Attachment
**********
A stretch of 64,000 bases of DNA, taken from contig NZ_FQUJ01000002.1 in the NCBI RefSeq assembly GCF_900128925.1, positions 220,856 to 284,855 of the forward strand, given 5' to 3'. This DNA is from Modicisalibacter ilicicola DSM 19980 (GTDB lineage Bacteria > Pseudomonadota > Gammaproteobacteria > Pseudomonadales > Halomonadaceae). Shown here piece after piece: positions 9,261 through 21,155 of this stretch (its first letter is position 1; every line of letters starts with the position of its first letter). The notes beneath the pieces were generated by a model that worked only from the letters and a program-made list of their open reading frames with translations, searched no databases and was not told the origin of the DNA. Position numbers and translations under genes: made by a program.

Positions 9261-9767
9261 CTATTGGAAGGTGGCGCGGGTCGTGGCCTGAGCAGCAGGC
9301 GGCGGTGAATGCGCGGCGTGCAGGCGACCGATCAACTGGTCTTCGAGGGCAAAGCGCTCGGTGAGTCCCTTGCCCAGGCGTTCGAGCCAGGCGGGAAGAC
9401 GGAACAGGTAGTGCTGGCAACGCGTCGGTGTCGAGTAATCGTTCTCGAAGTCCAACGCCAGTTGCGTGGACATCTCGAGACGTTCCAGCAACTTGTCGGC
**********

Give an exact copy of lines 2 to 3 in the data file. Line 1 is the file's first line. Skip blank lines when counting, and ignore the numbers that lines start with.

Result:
Positions 9261-9767
9261 CTATTGGAAGGTGGCGCGGGTCGTGGCCTGAGCAGCAGGC